It was measured from the .sup.29 Si-MASNMR spectra that, among the four tetrahedra (TO.sub.4 ; T=Al, Ga or Si) adjacent to the (SiO.sub.4) tetrahedron in the structure, both the tetrahedron in which T is occupied all by Si (represented by Si(0M)) and the tetrahedron in which only one o T's is occupied by Al or Ga (represented by Si(1M)) were present. The mole ratios of SiO.sub.2 to (Al.sub.2 O.sub.3 +Ga.sub.2 O.sub.3) were computed from the ratios of the spectral areas of Si(0M) to those of Si(1M). Table 18 below shows the results.
TABLE 18__________________________________________________________________________ Elemental Analysis MASNMR SiO.sub.2 /Ga.sub.2 O.sub.3 SiO.sub.2 /Al.sub.2 O.sub.3 SiO.sub.2 /(Ga.sub.2 O.sub.3 + Al.sub.2 O.sub.3) SiO.sub.2 /(Ga.sub.2 O.sub.3 + Al.sub.2 O.sub.3)__________________________________________________________________________Aluminogallo- 162.9 74.0 50.9 52silicateAl/Ga-10Aluminogallo- 74.8 68.6 35.8 38silicateAl/Ga-8__________________________________________________________________________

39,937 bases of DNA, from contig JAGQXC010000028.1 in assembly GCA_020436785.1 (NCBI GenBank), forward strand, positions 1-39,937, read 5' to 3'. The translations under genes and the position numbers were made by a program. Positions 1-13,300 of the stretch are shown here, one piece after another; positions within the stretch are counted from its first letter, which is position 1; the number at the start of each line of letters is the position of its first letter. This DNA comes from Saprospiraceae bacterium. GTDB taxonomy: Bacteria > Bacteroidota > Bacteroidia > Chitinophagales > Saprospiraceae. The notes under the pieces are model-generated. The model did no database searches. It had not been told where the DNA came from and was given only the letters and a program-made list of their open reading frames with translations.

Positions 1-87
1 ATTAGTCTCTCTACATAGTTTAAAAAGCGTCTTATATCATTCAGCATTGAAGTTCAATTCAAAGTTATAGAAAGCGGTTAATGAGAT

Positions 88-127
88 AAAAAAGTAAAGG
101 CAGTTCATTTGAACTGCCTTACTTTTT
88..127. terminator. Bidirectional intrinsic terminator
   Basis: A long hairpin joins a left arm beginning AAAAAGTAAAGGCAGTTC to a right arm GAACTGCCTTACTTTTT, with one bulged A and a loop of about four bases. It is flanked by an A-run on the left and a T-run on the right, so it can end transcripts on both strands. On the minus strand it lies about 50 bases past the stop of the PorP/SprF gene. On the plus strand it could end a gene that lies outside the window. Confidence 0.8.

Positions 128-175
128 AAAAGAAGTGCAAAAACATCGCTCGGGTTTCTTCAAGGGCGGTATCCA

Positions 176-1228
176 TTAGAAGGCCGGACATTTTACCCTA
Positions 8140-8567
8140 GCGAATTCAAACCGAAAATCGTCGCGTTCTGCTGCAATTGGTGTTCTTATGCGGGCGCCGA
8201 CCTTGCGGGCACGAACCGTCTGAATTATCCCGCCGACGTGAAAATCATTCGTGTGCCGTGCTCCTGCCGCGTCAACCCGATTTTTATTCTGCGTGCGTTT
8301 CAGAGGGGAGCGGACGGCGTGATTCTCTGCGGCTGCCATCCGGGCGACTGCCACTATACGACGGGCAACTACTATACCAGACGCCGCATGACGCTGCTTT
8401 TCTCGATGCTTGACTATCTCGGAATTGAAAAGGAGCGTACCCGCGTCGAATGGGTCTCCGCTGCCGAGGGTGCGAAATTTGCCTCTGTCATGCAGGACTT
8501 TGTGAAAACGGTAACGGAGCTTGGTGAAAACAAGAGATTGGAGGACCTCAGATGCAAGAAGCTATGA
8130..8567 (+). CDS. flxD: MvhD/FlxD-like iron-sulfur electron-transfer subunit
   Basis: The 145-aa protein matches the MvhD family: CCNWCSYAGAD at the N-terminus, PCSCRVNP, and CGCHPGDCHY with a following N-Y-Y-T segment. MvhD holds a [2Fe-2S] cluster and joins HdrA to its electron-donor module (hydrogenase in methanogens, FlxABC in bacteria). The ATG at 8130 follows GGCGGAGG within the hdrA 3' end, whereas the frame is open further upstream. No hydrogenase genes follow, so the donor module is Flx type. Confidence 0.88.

It is shown in Table 18 that the mole ratio of SiO.sub.2 to (Ga.sub.2 O.sub.3 +Al.sub.2 O.sub.3) determined by the elemental analysis is virtually equal to that of the MASNMR and consequently that the aluminium and gallium are present in the crystal structure.
Preparation of Catalysts Carried with Metals
The extrudate (10 grams) of the NH.sub.4 -form aluminogallosilicate IX as shown in Table 4 was treated by getting it into contact with an aqueous solution of a metal salt in a manner as will be described below. The extrudate was dired at 120 at 550 production of a final catalyst composition carried with the metal in the amount (as an elemental metal) as will be described below.
Na: The extrudate was immersed in a solution of 0.05 g of sodium nitrate in 11.6 ml of deionized water for one day at room temperature, filtered and washed with water. The amount of the metal carried was 0.12% by weight.
Mg: The same procedures as above were followed except that the immersion was conducted in a solution of 0.81 g of Mg(NO.sub.3).sub.2.6H.sub.2 O in 10 ml of deionized water. The metal amount was 0.30% by weight.